If you could give yourself a 60 percent raise, would you do it?
That's the "awkward" question the Arroyo Grande City Council is working to answer, and so far, most members don't seem too sure about their stances on the topic.
- File Photo By Chris Mcguinness
- MORE MONEY MORE PROBLEMS Mayor Caren Ray Russom greets a supporter at an election night party in 2018. Now Russom is fighting for a pay increase for Arroyo Grande City Council.
City Council analyzed increasing compensation for its members and mayor at a meeting on Nov. 12 after Mayor Caren Ray Russom requested that the issue be considered for the first time since 2008. Despite community opposition to the raise and a spirited debate between council members, City Council voted 3-2 to direct staff to create an ordinance that would raise compensation for its members, effective Dec. 1, 2020.
"I want to encourage other people to run who aren't retired," Councilmember Keith Storton said at the meeting, adding that increasing pay for City Council members could encourage a more diverse group of candidates.
Most of Arroyo Grande's past council members have been "older white guys," Storton said, because that's the group that can afford to serve.
Arroyo Grande's City Council members and mayor make $405 a month, making it the lowest paid council in San Luis Obispo County. The next lowest is Morro Bay, according to a city staff report, where council members make $500 a month and the mayor gets $700. Atascadero, Paso Robles, and Grover Beach all pay their council members $600 and mayors $750 to $800 each month, and SLO pays the highest, with $1,224 a month for its council members and $1,750 a month for its mayor.
Still, most community members who spoke at the meeting weren't swayed by the numbers.
Patty Welsh said that while she thinks Arroyo Grande's City Council members do deserve some kind of pay increase for their hard work, a 60 percent spike, which was suggested by city staff and would bring the monthly pay for each member up to $648, is too much.
"Do things within your means," Welsh said at the meeting, noting the city's projected cost increases related to CalPERS contributions. "I just say cut the amount back."
Resident Sandra Bocchicchio wasn't so forgiving; she equated City Council's wish to make as much money as neighboring cities to a child begging for the same toy as a friend.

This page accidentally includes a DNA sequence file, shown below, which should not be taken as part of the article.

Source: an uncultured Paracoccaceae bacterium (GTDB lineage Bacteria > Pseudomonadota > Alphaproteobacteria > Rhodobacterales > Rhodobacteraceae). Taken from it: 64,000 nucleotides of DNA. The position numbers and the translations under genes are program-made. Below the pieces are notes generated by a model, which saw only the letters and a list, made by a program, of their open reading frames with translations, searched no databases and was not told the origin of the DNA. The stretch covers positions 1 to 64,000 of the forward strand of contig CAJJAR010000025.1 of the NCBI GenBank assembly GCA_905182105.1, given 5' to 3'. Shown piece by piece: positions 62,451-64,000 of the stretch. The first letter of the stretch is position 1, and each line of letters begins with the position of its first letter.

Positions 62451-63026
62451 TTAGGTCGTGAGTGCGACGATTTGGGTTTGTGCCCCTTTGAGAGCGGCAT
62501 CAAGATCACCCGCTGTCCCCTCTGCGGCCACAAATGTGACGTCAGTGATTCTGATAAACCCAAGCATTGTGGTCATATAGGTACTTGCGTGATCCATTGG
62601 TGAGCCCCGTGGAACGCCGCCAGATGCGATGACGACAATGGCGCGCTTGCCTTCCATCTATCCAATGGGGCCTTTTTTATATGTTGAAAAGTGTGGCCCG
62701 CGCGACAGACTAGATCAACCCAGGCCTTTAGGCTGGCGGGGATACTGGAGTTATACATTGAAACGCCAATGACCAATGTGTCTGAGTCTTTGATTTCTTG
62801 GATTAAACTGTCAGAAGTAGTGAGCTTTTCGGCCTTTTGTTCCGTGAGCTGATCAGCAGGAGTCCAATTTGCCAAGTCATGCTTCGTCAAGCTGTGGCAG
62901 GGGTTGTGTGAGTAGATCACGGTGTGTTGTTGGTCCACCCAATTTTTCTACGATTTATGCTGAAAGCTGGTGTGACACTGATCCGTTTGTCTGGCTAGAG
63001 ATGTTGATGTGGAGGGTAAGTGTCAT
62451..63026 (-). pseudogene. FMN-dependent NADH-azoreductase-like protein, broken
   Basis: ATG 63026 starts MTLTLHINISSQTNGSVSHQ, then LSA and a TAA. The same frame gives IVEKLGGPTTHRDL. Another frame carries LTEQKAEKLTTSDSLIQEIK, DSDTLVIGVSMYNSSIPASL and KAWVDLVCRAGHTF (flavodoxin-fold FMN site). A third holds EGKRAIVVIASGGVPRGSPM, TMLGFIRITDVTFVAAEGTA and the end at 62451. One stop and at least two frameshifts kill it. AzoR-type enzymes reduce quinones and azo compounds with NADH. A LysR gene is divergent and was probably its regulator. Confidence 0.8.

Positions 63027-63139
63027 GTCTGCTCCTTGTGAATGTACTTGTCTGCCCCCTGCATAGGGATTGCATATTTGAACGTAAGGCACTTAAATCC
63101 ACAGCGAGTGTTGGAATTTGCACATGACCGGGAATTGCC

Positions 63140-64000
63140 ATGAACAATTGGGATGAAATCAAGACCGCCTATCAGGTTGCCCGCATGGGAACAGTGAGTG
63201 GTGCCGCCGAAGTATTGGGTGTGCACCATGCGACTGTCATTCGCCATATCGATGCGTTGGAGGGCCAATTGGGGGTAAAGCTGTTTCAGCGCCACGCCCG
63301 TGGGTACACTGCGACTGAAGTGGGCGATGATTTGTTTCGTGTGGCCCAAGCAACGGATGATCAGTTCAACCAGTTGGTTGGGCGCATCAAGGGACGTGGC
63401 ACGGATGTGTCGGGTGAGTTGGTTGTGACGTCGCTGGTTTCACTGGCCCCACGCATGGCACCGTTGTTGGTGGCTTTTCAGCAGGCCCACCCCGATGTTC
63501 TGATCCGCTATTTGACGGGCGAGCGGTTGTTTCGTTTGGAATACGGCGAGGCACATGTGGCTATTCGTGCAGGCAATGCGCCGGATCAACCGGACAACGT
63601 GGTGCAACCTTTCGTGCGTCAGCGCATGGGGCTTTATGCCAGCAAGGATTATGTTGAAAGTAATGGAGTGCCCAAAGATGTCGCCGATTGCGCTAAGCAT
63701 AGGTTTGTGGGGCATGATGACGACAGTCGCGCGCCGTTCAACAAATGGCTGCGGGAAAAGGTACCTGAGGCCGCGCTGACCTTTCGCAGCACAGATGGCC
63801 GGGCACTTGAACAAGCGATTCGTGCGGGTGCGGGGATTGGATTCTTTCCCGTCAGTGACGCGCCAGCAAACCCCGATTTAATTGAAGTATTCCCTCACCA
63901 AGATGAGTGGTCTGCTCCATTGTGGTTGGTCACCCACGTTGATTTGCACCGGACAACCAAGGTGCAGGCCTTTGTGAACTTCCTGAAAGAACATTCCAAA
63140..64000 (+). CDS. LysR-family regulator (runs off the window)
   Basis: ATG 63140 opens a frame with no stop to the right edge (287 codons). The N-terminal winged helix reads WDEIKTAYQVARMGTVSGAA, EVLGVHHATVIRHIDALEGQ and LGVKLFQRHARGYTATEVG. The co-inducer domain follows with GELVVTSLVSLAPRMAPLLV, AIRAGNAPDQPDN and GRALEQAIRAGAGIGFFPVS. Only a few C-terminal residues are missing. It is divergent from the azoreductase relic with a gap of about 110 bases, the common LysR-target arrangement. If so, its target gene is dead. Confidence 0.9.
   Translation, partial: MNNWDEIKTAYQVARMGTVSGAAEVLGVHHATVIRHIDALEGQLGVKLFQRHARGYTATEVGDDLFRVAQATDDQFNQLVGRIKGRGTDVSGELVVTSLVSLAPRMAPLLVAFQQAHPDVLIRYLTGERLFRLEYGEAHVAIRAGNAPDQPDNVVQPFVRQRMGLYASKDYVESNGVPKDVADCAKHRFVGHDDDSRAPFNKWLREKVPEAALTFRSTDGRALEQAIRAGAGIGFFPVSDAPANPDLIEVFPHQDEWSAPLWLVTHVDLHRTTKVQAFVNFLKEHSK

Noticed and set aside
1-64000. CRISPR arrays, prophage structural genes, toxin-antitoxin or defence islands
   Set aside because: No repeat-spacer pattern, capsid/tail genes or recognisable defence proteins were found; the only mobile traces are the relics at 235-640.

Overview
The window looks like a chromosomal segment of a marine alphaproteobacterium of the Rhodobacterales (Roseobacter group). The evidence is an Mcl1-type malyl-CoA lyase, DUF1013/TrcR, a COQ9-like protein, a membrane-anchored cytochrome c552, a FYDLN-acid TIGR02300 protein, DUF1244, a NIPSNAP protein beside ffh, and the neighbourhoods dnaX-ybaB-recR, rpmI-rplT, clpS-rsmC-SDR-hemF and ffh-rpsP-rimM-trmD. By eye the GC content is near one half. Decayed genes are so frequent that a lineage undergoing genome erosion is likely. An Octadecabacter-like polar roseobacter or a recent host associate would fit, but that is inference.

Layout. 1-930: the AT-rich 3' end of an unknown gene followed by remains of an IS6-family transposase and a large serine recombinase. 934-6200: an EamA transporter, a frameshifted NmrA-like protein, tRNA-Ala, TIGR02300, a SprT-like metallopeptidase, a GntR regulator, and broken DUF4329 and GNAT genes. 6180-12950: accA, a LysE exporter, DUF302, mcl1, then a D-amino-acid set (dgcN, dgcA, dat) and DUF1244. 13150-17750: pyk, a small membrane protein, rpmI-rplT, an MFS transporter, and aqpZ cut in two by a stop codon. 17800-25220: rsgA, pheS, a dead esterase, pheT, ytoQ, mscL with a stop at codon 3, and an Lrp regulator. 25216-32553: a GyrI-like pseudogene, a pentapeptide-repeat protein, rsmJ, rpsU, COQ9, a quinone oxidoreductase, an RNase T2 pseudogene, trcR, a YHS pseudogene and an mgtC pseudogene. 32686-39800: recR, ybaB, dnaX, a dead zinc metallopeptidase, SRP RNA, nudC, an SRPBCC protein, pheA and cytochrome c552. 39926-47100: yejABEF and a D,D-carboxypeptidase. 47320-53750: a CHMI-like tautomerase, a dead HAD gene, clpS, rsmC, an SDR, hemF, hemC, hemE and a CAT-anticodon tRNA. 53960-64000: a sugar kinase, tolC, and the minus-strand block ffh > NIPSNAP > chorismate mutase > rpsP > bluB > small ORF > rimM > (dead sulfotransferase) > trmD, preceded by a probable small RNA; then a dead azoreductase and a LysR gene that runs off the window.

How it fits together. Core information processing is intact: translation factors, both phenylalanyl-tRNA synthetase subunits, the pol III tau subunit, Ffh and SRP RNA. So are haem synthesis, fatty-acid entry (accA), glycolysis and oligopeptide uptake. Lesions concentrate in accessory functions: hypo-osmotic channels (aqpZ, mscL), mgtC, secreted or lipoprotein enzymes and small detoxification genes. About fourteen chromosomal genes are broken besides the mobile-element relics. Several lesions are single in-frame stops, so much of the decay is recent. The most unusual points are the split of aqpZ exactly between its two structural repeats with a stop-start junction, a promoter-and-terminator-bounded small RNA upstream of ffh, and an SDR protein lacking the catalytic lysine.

"Mayor Caren Ray and members of the council," she said, "have you no shame?"
After several negative comments from community members, Councilmember Lan George said she didn't feel comfortable giving herself a raise, and suggested drafting an ordinance that could be passed now but wouldn't go into effect until after November 2022, so that it would benefit future councils.
Other council members agreed that approving a pay increase that would go into effect in 2020 could appear biased and might not be the right time considering projected future cost increases, leading Mayor Russom to say that she was "supremely disappointed" in her fellow council members for bowing to community pressure. That's why the council hasn't passed an actual pay increase since 1997, she said.
Russom argued that a rise in compensation would encourage new candidates—younger residents, people of color, single moms, those working full-time jobs—who can't afford to serve with the current pay.
"From my point of view, I'm fighting not for me, and I'm not fighting for [the current council]," Russom said at the meeting. " ... But I'm fighting for that next person."
After Councilmember George again suggested passing a raise now that would become effective in 2022 when most of the current council is no longer around, several council members agreed, but Mayor Russom didn't and said the current council has gone too long undervalued.
"There's a point at which we need to value ourselves, though," she said, "and not future councils."
With Councilmembers Jimmy Paulding and George dissenting, direction to create an ordinance that would increase council's pay in 2020 rather than 2022 passed. Δ